Critique: Watching Edges
So Natalie, we looked at this and we believe that this has potential to be a really good moment, but we think that a you need to be closer if you can, because this is distracting, and when we're looking at photos, we want to think about the edges, right? And we really want clean edges or edges that make sense all the way around. And so we feel that this is distracting from what's actually happening here. The other problem is you have this highlight that's bouncing off of here, and I remind my students all the time that your eye is gonna go to the brightest part in the frame. It's just what the eye does. And so the eye will go here, but then it'll instantly go here because it's bouncing between the two brightest spots versus if you get close and fill the frame, because none of the other stuff around is adding to the story in this situation. So might as well just fill the frame with this, right, with what's going on. I prefer not to cut off his head, but if it's a matter of cleaning it u...
p, just go really tight with it. And this is in camera you need to go tight. I'm not talking about cropping it this tight. And then you just need to wait until the moment is stronger so that her hand is not covering his face, 'cause we kind of want to see his reaction to her.
Or at the very least her face isn't intersecting with her arm so we don't miss her emotion like this.
I feel like if she was doing this, she probably did it for more than a second is my guess, yes?
Well he was asleep, so ...
Oh he's asleep.
He was sleeping.
That's even better.
And she just tried to wake him up, and he didn't want it so he was totally ignoring her.
So what does that, that tells me you have a lot of opportunity because kids repeat their behavior whether they're succeeding or failing. In this case, she's failing to wake him because he's ignoring her, so what's she gonna keep doing? Irritating him until he responds, right? So that gives you a lot of opportunity to keep shooting through this. If this were me, I probably would've made like 100 frames of this and just stuck with this composition and waited until there was a really good moment.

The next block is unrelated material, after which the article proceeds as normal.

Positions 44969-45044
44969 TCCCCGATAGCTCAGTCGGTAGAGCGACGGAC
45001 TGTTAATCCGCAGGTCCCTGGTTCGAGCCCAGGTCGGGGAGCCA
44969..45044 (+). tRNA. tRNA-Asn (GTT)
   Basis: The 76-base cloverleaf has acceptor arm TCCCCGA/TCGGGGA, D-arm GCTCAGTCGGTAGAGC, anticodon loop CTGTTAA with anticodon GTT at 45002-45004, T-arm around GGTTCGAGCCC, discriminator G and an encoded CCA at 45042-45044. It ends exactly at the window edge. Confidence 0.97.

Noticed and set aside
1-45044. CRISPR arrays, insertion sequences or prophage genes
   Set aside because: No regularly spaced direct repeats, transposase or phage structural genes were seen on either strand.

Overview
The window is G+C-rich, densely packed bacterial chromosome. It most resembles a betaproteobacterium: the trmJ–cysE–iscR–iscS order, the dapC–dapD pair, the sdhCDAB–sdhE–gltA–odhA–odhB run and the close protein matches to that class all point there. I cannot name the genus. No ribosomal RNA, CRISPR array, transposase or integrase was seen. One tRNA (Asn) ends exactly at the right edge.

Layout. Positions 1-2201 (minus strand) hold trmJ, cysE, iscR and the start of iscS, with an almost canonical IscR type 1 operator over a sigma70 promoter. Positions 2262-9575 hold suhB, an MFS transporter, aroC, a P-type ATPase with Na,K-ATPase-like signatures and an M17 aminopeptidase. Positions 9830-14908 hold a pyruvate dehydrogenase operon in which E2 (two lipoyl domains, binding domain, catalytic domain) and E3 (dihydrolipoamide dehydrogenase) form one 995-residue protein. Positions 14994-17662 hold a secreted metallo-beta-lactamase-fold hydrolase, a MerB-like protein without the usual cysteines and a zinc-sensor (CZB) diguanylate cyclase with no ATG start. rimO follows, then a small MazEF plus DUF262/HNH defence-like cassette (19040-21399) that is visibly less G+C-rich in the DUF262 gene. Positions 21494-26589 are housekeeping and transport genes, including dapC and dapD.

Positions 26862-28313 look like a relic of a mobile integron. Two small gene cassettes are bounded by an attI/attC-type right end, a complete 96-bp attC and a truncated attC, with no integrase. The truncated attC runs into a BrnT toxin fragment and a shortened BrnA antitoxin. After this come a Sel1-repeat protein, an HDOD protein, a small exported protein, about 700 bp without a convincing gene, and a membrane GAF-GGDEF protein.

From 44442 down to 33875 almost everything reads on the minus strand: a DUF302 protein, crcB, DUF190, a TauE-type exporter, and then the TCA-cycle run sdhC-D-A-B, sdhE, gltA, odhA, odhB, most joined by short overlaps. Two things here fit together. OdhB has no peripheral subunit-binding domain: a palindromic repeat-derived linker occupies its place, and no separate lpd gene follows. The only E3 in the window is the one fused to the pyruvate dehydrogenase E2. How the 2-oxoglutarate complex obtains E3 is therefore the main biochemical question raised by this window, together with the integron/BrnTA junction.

So one of the other things Tina had talked about is just you were almost squared up on it, but if you were exactly squared up from above, we would've seen more of her face potentially already, so that could help compositionally that problem. The other thing is, is this a trundle bed? Like is the mattress coming out of the ...?
Yes, it was my first family I have tried. It was after your course, I have tried to make the day in life session, and they have five kids, like father and mother they had each separately kids from the first marriage, then they moved all together, and they didn't have a lot of space because they were but living in a small apartment, so the kids were like everywhere they could, and this was like the child that was moving from the bottom.
Which I think is kind of cute, right, like when kids sleep together it's a cute little thing. So could you back up and show us the whole trundle bed? Like could the context of that tell that story of the family in one photo?
I wouldn't see the kids themselves, because if I move--
It might be a different moment.
Yeah, just a different way of approaching the same sort of setting.